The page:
Ted Cruz

Ted Cruz Is a Threat to Your Citizenship Rights

His Expatriate Terrorist Act is a mischievous bill that'll endanger all Americans

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If you think that's hyperbolic you should take a look at his Expatriate Terrorist Act. It's a terrifying piece of

Ted Cruz Clown Car
DonkeyHotey / Foter / CC BY

legislation that would jeopardize the citizenship rights of ALL Americans under the guise of preventing 12 ISIS fighters from returning to the country. That's why Sen. Rand Paul, who had himself previously called for revoking the passports of Americans who join ISIS, is opposing the Cruz bill. So should all civil libertarians of all political persuasions.

 I note at The Week that Cruz's bill is dangerous because it is so unnecessary:

If the government has evidence that these folks [the alleged ISIS fighters] are indeed terrorists, then why should it merely strip them of their citizenship and stop them from returning home (or leaving if they are already here)? Why shouldn't it also prosecute them? And if it doesn't have evidence, then why should they face any consequences at all?

The only way to understand Cruz's bill is that it aims to give government the power to take away the citizenship not of Americans against whom it actually has hard evidence — but against whom it doesn't.

Go here to read the column and fully understand the awfulness this bill is.

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  1. Cruz’s bill would change two things:

    1. It would authorize the government to revoke citizenship rights without a court conviction.

    2. It would also expand the list of expatriatable offenses to include “training” and “material assistance” to terrorist groups without defining either of those terms.

    Yeah, fuck this. To all who don’t agree, I say this: Today ISIS, Tomorrow Oathkeepers. The slippery slope has been working just fine without Cruz attempting to knock over a barrel of astroglide on it.

    1. barrel of astroglide

      Trying to summon jesse to the thread, are we?

    2. I just read the bill and I don’t see where it bypasses a court conviction.

      http://www.govtrack.us/congress/bills/114/s247/text

      I don’t see the specific markup but it looks like they just added “or foreign terrorist organization” after “foreign state.”

      1. Cruz’s law amends a currently existing law. https://www.law.cornell.edu/uscode/text/8/1481, specifically section (a).

        The current statutory provisions are clearly defined and well understood ways to lose your citizenship (and proving intent to do them is relatively easy because there is a paper trail with your signature on them): serving in a hostile state’s armed forces, renouncing your citizenship before a consular officer, etc. The actions that are considered crimes in the United States — treason, etc. — require an actual conviction before the US may strip citizenship (see a(7)).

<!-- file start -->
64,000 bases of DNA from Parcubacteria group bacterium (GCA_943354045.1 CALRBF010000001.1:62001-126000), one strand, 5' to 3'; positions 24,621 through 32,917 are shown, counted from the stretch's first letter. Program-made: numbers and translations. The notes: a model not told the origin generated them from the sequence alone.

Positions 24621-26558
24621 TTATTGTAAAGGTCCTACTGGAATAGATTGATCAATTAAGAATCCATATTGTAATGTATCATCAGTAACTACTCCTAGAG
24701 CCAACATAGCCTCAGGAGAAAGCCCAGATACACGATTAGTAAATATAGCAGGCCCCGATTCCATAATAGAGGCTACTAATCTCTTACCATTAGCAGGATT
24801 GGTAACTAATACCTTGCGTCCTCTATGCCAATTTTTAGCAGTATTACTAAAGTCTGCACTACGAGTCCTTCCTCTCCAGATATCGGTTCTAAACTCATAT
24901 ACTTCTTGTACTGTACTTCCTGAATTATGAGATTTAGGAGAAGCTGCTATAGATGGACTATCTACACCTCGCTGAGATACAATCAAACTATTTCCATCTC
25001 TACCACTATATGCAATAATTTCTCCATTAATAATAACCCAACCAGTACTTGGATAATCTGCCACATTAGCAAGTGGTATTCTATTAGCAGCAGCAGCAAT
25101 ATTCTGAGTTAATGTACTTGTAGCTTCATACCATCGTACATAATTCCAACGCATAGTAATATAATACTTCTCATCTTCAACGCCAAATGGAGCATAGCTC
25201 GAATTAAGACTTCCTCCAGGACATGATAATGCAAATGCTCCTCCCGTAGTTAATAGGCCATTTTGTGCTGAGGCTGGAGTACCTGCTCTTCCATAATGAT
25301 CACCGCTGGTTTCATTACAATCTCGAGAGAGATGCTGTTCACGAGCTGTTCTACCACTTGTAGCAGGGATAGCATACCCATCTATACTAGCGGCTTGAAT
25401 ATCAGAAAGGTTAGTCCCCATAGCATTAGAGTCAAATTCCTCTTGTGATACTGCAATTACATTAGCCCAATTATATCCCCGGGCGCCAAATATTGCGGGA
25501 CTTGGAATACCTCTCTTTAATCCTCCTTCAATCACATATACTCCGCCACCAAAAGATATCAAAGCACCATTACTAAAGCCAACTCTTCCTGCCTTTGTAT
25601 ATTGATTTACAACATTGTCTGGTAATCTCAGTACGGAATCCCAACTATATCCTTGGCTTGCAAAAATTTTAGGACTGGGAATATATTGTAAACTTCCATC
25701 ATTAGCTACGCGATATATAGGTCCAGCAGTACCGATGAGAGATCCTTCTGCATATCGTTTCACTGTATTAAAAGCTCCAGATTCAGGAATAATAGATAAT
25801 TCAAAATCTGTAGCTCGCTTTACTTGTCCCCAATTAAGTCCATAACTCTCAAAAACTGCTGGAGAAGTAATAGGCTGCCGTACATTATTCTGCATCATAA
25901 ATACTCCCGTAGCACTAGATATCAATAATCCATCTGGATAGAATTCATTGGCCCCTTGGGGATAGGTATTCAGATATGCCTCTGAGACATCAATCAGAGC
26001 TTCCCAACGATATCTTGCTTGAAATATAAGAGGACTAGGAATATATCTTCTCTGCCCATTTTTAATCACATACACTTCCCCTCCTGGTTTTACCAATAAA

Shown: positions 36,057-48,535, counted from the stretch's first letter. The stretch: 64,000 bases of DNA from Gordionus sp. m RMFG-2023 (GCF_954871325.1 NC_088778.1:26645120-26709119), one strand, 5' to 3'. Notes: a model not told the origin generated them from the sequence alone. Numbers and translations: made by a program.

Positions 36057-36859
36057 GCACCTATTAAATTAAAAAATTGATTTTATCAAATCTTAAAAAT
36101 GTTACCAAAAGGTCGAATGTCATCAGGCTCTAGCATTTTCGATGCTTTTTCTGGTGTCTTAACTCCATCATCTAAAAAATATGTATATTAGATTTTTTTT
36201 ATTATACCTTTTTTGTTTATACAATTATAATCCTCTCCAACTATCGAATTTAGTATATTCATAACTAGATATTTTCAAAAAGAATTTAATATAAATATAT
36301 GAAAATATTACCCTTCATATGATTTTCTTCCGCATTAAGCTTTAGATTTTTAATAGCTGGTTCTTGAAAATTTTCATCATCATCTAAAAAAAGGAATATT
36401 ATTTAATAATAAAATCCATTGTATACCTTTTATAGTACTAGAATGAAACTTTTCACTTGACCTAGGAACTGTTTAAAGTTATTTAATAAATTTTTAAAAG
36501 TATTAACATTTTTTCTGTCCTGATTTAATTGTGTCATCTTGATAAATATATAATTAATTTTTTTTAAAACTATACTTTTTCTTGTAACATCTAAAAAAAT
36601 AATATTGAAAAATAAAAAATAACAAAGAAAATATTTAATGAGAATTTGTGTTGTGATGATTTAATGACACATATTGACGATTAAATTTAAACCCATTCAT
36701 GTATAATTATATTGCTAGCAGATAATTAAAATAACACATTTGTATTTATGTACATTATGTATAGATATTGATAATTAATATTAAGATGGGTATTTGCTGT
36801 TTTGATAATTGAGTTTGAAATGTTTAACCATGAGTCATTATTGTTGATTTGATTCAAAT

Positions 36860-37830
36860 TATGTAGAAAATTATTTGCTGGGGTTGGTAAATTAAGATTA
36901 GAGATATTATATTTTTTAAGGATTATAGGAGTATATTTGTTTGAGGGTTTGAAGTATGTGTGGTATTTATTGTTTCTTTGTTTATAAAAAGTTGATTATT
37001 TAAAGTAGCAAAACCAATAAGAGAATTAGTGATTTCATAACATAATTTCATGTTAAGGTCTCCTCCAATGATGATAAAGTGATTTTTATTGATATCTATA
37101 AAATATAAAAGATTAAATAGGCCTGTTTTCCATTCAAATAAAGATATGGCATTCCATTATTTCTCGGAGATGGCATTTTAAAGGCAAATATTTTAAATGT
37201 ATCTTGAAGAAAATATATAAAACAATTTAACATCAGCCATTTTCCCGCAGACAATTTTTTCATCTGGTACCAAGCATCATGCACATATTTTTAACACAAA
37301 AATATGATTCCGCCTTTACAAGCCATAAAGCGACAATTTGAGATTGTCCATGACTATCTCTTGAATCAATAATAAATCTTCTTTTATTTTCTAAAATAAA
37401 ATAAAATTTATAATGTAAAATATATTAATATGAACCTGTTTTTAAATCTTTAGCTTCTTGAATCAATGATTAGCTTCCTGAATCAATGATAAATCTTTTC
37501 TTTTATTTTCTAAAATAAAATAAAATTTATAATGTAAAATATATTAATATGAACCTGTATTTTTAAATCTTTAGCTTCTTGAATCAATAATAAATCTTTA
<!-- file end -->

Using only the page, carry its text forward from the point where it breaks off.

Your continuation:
Providing “material support” to terrorists is a (poorly defined) crime on the books in the United States (which the amendment, unlike every other itemized crime, does not even reference).

        If Cruz’s amendment passes, then the government would not have to PROVE the crime of providing material support to terrorists before stripping citizens, unlike every other crime currently listed in the statute. Instead, it would have to prove it by a “preponderance of the evidence” standard. So you can be, in essence, stripped of your citizenship after being found liable for a crime using a burden of proof generally associated with civil liability.

        1. Why would they not have to “prove” it? Is there some case law that covers this? IANAL

          I understand that the SoS doesn’t have to “prove” that a particular organization is terrorist, but surely they still have to prove that you are a member.

          That said, I think the real harm would be when the SoS makes a bogus determination that an organization is terrorist, and then they strip its members of citizenship.

          1. I would like to see a real legal journalist report on this bill. Dalmia’s open borders zealotry prevents her from properly explaining the issues with this bill. She’s clearly bug eyed over this.

          2. Like I said in my original post, the state would have to prove it by preponderance of evidence standard, not the normal criminal “beyond reasonable doubt” standard.

            The itemized crimes in the statute today (treason, etc.) require a criminal conviction before they may be used to strip citizenship from somebody. The “material support” provision will not, only a “preponderance of evidence” showing before stripping citizenship.

        2. To clarify, because I had some of Bubba Jones’s questions about this too, the preponderance of the evidence section is in the subsection (b) of bassjoe’s cite of 8 USC 1481. It reads,

          (b) Whenever the loss of United States nationality is put in issue in any action or proceeding commenced on or after September 26, 1961 under, or by virtue of, the provisions of this chapter or any other Act, the burden shall be upon the person or party claiming that such loss occurred, to establish such claim by a preponderance of the evidence. Any person who commits or performs, or who has committed or performed, any act of expatriation under the provisions of this chapter or any other Act shall be presumed to have done so voluntarily, but such presumption may be rebutted upon a showing, by a preponderance of the evidence, that the act or acts committed or performed were not done voluntarily.